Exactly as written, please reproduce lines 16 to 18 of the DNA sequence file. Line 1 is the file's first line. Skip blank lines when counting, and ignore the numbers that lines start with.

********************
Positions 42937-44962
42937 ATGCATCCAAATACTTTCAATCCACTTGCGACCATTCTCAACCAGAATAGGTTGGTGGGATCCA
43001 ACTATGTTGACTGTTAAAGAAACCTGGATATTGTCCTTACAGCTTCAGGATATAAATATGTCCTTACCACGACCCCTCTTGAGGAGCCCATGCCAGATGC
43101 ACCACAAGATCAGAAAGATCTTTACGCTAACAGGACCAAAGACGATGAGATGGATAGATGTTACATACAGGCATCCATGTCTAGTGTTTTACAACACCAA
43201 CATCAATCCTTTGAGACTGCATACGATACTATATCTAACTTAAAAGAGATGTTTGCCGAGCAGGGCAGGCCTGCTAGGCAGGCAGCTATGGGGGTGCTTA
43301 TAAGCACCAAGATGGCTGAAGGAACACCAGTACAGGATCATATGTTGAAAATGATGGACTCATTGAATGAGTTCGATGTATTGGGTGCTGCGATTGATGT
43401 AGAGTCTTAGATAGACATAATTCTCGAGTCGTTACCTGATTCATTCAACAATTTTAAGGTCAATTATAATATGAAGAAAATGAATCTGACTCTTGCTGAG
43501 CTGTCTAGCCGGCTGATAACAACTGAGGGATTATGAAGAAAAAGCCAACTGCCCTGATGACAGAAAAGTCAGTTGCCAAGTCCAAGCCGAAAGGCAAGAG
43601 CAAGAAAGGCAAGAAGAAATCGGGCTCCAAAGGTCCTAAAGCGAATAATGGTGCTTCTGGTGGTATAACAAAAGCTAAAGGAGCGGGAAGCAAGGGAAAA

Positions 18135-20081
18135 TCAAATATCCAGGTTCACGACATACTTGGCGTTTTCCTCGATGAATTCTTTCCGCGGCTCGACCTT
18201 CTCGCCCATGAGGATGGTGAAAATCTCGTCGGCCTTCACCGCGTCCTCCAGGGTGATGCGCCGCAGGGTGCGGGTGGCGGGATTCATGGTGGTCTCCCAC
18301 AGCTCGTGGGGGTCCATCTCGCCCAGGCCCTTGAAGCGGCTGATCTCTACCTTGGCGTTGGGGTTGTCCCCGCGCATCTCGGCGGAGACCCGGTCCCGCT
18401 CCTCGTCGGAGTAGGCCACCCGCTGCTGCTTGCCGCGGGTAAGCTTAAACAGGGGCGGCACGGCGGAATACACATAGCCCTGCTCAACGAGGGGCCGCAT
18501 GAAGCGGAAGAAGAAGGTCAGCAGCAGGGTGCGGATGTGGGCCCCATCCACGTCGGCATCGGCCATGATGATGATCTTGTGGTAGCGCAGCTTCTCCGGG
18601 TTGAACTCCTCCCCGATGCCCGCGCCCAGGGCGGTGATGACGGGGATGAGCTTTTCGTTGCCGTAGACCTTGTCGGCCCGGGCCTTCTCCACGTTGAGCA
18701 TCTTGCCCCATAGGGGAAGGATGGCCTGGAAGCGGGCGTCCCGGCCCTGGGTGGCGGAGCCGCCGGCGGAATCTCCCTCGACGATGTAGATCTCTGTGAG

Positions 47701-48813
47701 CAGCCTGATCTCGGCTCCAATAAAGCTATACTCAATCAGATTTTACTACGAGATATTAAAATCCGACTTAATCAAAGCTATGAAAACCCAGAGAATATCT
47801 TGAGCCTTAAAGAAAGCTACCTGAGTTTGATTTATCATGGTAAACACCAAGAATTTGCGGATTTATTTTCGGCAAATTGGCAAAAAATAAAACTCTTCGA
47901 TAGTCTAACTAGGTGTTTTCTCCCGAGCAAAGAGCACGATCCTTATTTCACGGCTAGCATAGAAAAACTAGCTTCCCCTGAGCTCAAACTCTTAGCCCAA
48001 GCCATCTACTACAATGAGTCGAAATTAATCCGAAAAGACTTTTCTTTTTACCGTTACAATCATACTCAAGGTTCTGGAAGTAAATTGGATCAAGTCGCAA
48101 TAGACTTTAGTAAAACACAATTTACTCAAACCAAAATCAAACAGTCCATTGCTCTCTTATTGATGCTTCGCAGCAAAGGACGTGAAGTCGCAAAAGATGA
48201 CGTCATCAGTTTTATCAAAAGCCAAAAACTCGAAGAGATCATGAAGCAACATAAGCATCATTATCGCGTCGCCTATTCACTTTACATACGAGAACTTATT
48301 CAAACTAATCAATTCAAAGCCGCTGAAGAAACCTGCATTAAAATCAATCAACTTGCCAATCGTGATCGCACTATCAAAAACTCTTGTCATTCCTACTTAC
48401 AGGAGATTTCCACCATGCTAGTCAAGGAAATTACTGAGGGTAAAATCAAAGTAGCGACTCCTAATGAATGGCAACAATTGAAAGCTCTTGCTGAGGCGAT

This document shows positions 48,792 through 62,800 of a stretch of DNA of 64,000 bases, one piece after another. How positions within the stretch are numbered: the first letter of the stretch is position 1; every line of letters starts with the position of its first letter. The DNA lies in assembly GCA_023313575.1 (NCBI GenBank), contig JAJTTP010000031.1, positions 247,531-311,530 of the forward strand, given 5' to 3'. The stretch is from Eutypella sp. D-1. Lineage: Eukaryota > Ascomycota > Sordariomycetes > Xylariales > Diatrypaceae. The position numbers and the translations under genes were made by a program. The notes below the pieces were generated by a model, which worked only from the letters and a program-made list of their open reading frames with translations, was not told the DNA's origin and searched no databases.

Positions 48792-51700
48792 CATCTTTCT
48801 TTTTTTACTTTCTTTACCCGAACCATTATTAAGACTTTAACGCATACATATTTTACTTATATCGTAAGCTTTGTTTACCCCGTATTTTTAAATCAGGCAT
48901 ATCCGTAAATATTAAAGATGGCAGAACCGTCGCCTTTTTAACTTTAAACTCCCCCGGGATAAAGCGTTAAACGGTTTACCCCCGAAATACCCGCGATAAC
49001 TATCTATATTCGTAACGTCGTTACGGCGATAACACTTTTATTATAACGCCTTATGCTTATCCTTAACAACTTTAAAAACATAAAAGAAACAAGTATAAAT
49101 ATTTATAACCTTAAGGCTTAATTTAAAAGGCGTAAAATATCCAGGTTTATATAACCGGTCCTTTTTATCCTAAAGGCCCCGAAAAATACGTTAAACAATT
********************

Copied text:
18601 TTGAACTCCTCCCCGATGCCCGCGCCCAGGGCGGTGATGACGGGGATGAGCTTTTCGTTGCCGTAGACCTTGTCGGCCCGGGCCTTCTCCACGTTGAGCA
18701 TCTTGCCCCATAGGGGAAGGATGGCCTGGAAGCGGGCGTCCCGGCCCTGGGTGGCGGAGCCGCCGGCGGAATCTCCCTCGACGATGTAGATCTCTGTGAG

Positions 47701-48813